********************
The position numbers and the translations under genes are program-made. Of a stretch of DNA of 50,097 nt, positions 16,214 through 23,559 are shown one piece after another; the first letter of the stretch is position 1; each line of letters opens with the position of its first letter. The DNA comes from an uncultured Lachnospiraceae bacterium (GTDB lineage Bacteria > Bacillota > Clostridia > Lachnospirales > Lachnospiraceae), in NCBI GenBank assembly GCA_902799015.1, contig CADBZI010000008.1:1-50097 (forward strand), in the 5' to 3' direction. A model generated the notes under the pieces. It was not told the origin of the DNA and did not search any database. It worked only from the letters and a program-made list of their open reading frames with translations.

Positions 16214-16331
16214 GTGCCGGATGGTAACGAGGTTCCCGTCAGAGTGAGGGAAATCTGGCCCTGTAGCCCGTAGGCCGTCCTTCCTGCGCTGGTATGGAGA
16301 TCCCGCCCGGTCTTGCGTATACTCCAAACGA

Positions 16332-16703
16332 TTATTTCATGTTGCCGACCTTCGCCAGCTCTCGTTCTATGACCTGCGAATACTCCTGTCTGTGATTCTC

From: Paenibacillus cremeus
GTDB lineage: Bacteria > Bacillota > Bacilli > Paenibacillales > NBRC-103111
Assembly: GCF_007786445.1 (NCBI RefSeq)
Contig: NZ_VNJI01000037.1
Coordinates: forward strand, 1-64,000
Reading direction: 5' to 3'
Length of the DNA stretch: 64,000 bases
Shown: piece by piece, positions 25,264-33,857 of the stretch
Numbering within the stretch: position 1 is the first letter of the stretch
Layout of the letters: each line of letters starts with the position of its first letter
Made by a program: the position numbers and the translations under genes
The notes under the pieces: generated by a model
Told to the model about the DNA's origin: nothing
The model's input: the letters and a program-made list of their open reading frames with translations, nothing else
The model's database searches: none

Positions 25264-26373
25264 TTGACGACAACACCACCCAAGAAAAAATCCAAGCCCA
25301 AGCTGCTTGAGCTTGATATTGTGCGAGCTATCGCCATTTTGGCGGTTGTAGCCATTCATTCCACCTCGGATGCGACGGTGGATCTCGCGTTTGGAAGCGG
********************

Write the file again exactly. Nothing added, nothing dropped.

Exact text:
The position numbers and the translations under genes are program-made. Of a stretch of DNA of 50,097 nt, positions 16,214 through 23,559 are shown one piece after another; the first letter of the stretch is position 1; each line of letters opens with the position of its first letter. The DNA comes from an uncultured Lachnospiraceae bacterium (GTDB lineage Bacteria > Bacillota > Clostridia > Lachnospirales > Lachnospiraceae), in NCBI GenBank assembly GCA_902799015.1, contig CADBZI010000008.1:1-50097 (forward strand), in the 5' to 3' direction. A model generated the notes under the pieces. It was not told the origin of the DNA and did not search any database. It worked only from the letters and a program-made list of their open reading frames with translations.

Positions 16214-16331
16214 GTGCCGGATGGTAACGAGGTTCCCGTCAGAGTGAGGGAAATCTGGCCCTGTAGCCCGTAGGCCGTCCTTCCTGCGCTGGTATGGAGA
16301 TCCCGCCCGGTCTTGCGTATACTCCAAACGA

Positions 16332-16703
16332 TTATTTCATGTTGCCGACCTTCGCCAGCTCTCGTTCTATGACCTGCGAATACTCCTGTCTGTGATTCTC

From: Paenibacillus cremeus
GTDB lineage: Bacteria > Bacillota > Bacilli > Paenibacillales > NBRC-103111
Assembly: GCF_007786445.1 (NCBI RefSeq)
Contig: NZ_VNJI01000037.1
Coordinates: forward strand, 1-64,000
Reading direction: 5' to 3'
Length of the DNA stretch: 64,000 bases
Shown: piece by piece, positions 25,264-33,857 of the stretch
Numbering within the stretch: position 1 is the first letter of the stretch
Layout of the letters: each line of letters starts with the position of its first letter
Made by a program: the position numbers and the translations under genes
The notes under the pieces: generated by a model
Told to the model about the DNA's origin: nothing
The model's input: the letters and a program-made list of their open reading frames with translations, nothing else
The model's database searches: none

Positions 25264-26373
25264 TTGACGACAACACCACCCAAGAAAAAATCCAAGCCCA
25301 AGCTGCTTGAGCTTGATATTGTGCGAGCTATCGCCATTTTGGCGGTTGTAGCCATTCATTCCACCTCGGATGCGACGGTGGATCTCGCGTTTGGAAGCGG